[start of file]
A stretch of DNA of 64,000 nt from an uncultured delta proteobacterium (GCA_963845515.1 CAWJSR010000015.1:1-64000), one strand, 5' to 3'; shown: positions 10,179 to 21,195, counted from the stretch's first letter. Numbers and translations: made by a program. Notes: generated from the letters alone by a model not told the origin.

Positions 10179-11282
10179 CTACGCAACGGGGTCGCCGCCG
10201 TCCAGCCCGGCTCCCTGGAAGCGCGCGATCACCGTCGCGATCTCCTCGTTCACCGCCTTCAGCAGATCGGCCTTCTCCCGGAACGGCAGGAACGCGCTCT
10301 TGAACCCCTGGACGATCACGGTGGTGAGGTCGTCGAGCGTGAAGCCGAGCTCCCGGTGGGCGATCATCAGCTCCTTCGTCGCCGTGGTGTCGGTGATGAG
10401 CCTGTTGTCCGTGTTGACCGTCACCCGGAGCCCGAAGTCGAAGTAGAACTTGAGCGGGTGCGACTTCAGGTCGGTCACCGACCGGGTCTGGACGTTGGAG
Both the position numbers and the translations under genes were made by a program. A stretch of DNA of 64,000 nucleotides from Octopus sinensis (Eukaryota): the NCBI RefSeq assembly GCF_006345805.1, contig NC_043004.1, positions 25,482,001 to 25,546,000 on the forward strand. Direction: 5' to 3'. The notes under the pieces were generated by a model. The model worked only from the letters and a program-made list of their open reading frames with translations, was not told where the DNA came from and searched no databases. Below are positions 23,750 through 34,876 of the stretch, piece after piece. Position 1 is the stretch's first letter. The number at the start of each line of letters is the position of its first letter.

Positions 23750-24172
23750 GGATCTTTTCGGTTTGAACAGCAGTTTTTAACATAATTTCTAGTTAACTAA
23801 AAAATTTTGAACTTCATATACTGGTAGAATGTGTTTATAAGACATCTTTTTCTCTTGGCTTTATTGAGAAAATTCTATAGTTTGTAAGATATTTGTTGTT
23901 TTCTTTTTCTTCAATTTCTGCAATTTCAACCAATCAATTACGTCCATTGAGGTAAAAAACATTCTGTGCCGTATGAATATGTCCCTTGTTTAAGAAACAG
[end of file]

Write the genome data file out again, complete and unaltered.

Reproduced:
A stretch of DNA of 64,000 nt from an uncultured delta proteobacterium (GCA_963845515.1 CAWJSR010000015.1:1-64000), one strand, 5' to 3'; shown: positions 10,179 to 21,195, counted from the stretch's first letter. Numbers and translations: made by a program. Notes: generated from the letters alone by a model not told the origin.

Positions 10179-11282
10179 CTACGCAACGGGGTCGCCGCCG
10201 TCCAGCCCGGCTCCCTGGAAGCGCGCGATCACCGTCGCGATCTCCTCGTTCACCGCCTTCAGCAGATCGGCCTTCTCCCGGAACGGCAGGAACGCGCTCT
10301 TGAACCCCTGGACGATCACGGTGGTGAGGTCGTCGAGCGTGAAGCCGAGCTCCCGGTGGGCGATCATCAGCTCCTTCGTCGCCGTGGTGTCGGTGATGAG
10401 CCTGTTGTCCGTGTTGACCGTCACCCGGAGCCCGAAGTCGAAGTAGAACTTGAGCGGGTGCGACTTCAGGTCGGTCACCGACCGGGTCTGGACGTTGGAG
Both the position numbers and the translations under genes were made by a program. A stretch of DNA of 64,000 nucleotides from Octopus sinensis (Eukaryota): the NCBI RefSeq assembly GCF_006345805.1, contig NC_043004.1, positions 25,482,001 to 25,546,000 on the forward strand. Direction: 5' to 3'. The notes under the pieces were generated by a model. The model worked only from the letters and a program-made list of their open reading frames with translations, was not told where the DNA came from and searched no databases. Below are positions 23,750 through 34,876 of the stretch, piece after piece. Position 1 is the stretch's first letter. The number at the start of each line of letters is the position of its first letter.

Positions 23750-24172
23750 GGATCTTTTCGGTTTGAACAGCAGTTTTTAACATAATTTCTAGTTAACTAA
23801 AAAATTTTGAACTTCATATACTGGTAGAATGTGTTTATAAGACATCTTTTTCTCTTGGCTTTATTGAGAAAATTCTATAGTTTGTAAGATATTTGTTGTT
23901 TTCTTTTTCTTCAATTTCTGCAATTTCAACCAATCAATTACGTCCATTGAGGTAAAAAACATTCTGTGCCGTATGAATATGTCCCTTGTTTAAGAAACAG